For project-based firms, the competition for new business is constantly increasing. As a result, the ability to win new business requires firms to produce powerful and convincing proposals. Here is a list of tips to improve your business proposal development process to help you increase your firm’s win rate.
- Create a Checklist – There’s nothing worse than completing a proposal and realizing that a required form or document is missing. Start the proposal process by studying the request for proposal (RFP) and creating a list of requirements, forms and documents that have to be included when submitting the proposal.
- Identify Areas of Focus for Subject Matter Experts (SMEs) – It’s rare for companies to employ full time SMEs dedicated solely to the proposal team. In reality, SMEs have other responsibilities within the company that relate to their expertise, and the proposal team gets a limited amount of their time. Therefore, help them so they’ll help you! Identify and assign key sections of the RFP to the appropriate SME to allow them to maximize their time dedicated to the proposal team.
- Have a Kickoff Meeting – This is the time to bring together all contributors for the proposal to set expectations in regards to timelines, writing assignments, and writing guidelines. During this meeting, the team should discuss the win strategy and major themes, and how the proposal will differentiate your firm from the competition.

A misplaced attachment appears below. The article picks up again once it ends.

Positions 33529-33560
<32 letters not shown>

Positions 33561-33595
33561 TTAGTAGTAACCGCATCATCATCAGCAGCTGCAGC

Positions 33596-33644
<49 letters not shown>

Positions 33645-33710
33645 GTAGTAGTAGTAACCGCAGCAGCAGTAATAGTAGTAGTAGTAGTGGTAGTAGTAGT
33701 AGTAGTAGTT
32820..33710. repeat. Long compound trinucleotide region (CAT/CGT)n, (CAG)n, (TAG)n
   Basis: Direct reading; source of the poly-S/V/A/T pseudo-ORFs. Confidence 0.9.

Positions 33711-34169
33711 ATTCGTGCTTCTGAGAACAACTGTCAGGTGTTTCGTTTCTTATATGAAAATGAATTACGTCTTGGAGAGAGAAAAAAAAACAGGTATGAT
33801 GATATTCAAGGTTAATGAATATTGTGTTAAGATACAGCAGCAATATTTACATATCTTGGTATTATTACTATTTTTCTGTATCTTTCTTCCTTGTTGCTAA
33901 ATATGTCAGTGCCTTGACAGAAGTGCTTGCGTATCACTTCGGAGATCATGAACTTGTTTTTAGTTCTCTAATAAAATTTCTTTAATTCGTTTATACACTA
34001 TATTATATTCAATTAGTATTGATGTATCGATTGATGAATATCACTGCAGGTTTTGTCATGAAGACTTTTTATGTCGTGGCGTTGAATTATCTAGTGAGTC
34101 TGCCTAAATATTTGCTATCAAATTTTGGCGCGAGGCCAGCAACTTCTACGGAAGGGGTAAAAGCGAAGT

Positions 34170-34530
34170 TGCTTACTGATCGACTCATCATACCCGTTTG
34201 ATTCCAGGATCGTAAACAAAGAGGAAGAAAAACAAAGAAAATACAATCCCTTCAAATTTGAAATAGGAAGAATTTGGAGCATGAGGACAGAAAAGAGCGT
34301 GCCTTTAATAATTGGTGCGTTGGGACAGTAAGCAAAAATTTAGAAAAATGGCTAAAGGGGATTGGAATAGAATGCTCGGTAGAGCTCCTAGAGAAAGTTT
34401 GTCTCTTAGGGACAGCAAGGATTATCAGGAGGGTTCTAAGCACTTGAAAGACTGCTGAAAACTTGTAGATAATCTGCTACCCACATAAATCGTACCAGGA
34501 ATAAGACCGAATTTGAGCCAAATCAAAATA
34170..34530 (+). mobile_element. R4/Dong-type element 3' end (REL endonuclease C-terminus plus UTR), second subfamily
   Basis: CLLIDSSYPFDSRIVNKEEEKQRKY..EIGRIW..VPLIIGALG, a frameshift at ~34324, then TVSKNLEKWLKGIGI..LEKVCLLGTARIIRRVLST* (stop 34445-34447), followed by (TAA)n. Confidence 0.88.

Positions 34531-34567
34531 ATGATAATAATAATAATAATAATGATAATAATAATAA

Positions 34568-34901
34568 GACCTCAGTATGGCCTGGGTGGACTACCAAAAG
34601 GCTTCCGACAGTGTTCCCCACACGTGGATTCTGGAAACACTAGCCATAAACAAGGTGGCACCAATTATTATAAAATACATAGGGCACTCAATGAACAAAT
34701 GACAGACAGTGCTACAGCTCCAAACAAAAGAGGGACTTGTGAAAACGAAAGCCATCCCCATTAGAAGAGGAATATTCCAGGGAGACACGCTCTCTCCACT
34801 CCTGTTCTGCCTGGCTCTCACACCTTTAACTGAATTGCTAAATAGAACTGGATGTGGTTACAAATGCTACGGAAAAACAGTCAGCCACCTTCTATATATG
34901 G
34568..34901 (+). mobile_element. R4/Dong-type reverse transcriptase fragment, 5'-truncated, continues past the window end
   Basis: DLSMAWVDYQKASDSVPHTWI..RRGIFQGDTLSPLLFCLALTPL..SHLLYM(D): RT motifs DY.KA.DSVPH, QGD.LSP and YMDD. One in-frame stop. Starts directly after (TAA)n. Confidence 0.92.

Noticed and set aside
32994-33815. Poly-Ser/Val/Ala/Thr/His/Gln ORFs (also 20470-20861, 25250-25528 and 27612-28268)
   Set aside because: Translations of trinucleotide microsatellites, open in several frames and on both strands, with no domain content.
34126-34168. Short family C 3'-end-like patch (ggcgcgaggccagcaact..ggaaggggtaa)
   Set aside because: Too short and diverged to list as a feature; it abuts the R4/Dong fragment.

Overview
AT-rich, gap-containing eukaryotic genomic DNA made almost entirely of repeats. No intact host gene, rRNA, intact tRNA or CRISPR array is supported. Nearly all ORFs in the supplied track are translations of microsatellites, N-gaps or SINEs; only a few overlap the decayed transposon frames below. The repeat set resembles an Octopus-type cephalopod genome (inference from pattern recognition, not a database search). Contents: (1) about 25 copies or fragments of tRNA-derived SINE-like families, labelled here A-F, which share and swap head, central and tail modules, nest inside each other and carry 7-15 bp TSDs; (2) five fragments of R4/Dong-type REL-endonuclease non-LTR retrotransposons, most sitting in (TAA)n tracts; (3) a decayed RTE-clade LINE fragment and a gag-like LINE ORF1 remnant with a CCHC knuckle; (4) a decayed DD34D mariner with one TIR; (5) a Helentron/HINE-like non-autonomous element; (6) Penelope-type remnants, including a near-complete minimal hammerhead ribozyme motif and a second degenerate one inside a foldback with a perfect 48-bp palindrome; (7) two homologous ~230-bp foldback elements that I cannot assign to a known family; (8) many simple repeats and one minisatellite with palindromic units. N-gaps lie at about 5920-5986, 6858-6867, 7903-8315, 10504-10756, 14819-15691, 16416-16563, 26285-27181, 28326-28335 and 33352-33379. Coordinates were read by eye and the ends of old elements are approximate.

- Know When to Bid or No bid – Red flags, such as tight project timelines and rigid subcontractor requirements are indicators that the risks might outweigh the benefits. Additionally, red flags can present themselves at any moment in the proposal process. As a result, making the decision to no bid on an opportunity can happen during any point in the proposal development process. Learn more about the bid/no bid process here.
- Avoid Information Overload – More information doesn’t always make a better proposal. Instead, what ends up happening is important details get lost in all the added irrelevant text. If you desire to include additional or unrequested information, provide this in the Appendix.
- Avoid Stale Boilerplate Content – It’s likely that your company submits several proposals to the same client for different work. Additionally, certain content can become outdated and inaccurate. Use periodic reviews and rewrites of boilerplate content to keep proposals fresh and current.
- Use Graphics – Always remember this, “a picture is worth a thousand words.”
- Create an Executive Summary that Wins – The executive summary should tell the reader how the proposal is organized by summarizing each key section. More specifically, the summaries should show that you understand the goals and expected outcomes, and also contain an overview of your firm’s solution.
- Keep in Touch with References – Checking in with references and saying thank you can go a long way. Let them know you appreciation their endorsement and tell them about future anticipated reference requests.
- Deadlines are set in Stone – When creating a timeline for the proposal development process, the internal deadlines are dictated by the deadlines in the RFP. Therefore, internal deadlines should not be treated as suggestions.
Increase Proposal Process Efficiency
Is your firm struggling to win more business? Gain a competitive edge by using these tips in your business proposal development process.